For seven days now this hospital admission has given me the chance to finally get the rest I was not giving myself. It has also allowed my doctors to begin the process of titrating me off of very high doses of Parkinson's medicines. As you know, I've tried to titrate once before and failed. It was too painful to complete on my own. This time I am doing it the right way; under local doctor supervision along with meds that will take away the all over nerve pain that intensifies as my medicine is reduced plus a stabilizer drug to balance my brain chemicals as I adjust from an overstimulated brain to a normal one that thinks clearly. Soon I will be transferred to in-patient physical rehabilitation to get my body moving again and continue my titration under doctor supervision. My focus is on my core strength and stability, both depleted at the end of this journey. Finally, the hospital has arranged for Cognitive Behavioral Therapy to equip me for the road back from thinking of myself as a Parkinson's patient to a completely healthy 55 year old. I'm so excited.
It was one week ago that I broke down and admitted to myself that I had to do something to help myself. I could not bear to stay in pain, tremor, fear and helplessness one more day. I kept thinking to myself, "if I call 911, who is going to take care of everything for me?" I hesitated three times then stopped thinking, let go and made the call. Fast forward 7 days and I’m on the road back to myself. To the years of good health, freedom, love, laughter. Being able to support myself - mentally and physically.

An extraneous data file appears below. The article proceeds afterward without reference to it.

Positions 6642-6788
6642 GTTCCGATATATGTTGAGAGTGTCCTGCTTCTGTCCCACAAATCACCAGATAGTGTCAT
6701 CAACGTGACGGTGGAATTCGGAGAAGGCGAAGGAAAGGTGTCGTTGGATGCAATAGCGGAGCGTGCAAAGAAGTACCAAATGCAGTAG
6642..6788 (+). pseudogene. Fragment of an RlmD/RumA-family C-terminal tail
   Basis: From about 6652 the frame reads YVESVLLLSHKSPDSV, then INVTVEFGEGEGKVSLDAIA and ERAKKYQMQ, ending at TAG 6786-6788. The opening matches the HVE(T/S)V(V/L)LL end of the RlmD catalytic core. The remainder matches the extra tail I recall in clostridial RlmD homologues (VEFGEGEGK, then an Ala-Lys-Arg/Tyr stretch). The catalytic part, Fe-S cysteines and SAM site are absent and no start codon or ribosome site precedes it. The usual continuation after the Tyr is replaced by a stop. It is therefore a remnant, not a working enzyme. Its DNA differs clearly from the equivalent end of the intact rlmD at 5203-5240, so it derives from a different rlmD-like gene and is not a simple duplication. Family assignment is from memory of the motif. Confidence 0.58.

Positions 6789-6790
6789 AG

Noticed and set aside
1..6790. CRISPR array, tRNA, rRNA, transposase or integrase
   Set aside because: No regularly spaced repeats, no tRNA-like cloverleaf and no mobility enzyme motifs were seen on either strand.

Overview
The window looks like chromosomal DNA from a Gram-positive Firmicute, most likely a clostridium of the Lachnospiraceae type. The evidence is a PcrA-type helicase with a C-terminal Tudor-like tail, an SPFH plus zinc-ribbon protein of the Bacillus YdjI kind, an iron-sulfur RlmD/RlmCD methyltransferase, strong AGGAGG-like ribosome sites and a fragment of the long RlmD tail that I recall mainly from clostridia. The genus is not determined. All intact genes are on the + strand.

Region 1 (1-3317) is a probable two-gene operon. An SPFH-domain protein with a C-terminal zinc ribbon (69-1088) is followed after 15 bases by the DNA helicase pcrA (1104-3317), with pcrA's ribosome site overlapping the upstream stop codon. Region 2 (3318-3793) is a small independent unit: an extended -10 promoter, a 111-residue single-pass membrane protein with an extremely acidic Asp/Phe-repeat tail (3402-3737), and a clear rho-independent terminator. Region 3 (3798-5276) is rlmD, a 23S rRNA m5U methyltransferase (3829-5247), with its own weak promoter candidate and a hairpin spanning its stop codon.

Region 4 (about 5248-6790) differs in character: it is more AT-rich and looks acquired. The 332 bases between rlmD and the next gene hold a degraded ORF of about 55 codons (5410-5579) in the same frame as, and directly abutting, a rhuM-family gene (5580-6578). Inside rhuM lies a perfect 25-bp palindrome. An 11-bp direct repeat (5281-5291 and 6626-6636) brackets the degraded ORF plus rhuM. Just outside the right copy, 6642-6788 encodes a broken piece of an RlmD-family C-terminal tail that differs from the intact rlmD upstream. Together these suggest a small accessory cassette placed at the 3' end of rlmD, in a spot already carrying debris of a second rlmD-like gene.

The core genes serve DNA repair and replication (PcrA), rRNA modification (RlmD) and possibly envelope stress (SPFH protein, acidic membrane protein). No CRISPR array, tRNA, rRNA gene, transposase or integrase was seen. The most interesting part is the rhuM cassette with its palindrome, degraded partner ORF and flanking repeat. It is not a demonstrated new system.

It's been two weeks since I looked in the bathroom mirror at my reflection and said to myself “if this was your friend in the mirror and they looked this bad, wouldn’t you tell her to get help?” I answered: YES. But how? I know now, you don't have to know or have that answer to get help. I just had to let go, let God. In return, the Universe found the perfect hospital and the perfect setting to recover. The nursing staff is filled with moms and grandmothers. People who really know how to care for those that cannot care for themselves. Each one of them a guardian angel who say to with a smile, "I gotcha. Just let go. We are catching your fall. All you have to do is get well again." I did and am eternally grateful for their compassion and love.
It hits me. In all of the conversations I've had about surviving Parkinson's Disease, I never really expected to ever be completely well again. Today I see myself no longer reacting to life's stressors with tremor. I’m going to take back my will from wherever it went and take charge of my life once again. I’m back!! God is so very good.